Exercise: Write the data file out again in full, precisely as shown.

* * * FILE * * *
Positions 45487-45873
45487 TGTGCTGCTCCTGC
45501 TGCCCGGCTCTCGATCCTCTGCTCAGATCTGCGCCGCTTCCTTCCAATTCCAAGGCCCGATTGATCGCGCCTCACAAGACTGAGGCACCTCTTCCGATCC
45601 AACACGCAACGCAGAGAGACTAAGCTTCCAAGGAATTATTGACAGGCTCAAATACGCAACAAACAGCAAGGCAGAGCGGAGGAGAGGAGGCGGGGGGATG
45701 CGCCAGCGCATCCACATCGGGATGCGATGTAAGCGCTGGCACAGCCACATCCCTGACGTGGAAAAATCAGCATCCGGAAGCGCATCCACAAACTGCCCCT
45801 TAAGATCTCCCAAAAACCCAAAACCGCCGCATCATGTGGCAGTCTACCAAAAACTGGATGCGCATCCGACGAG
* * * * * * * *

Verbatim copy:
Positions 45487-45873
45487 TGTGCTGCTCCTGC
45501 TGCCCGGCTCTCGATCCTCTGCTCAGATCTGCGCCGCTTCCTTCCAATTCCAAGGCCCGATTGATCGCGCCTCACAAGACTGAGGCACCTCTTCCGATCC
45601 AACACGCAACGCAGAGAGACTAAGCTTCCAAGGAATTATTGACAGGCTCAAATACGCAACAAACAGCAAGGCAGAGCGGAGGAGAGGAGGCGGGGGGATG
45701 CGCCAGCGCATCCACATCGGGATGCGATGTAAGCGCTGGCACAGCCACATCCCTGACGTGGAAAAATCAGCATCCGGAAGCGCATCCACAAACTGCCCCT
45801 TAAGATCTCCCAAAAACCCAAAACCGCCGCATCATGTGGCAGTCTACCAAAAACTGGATGCGCATCCGACGAG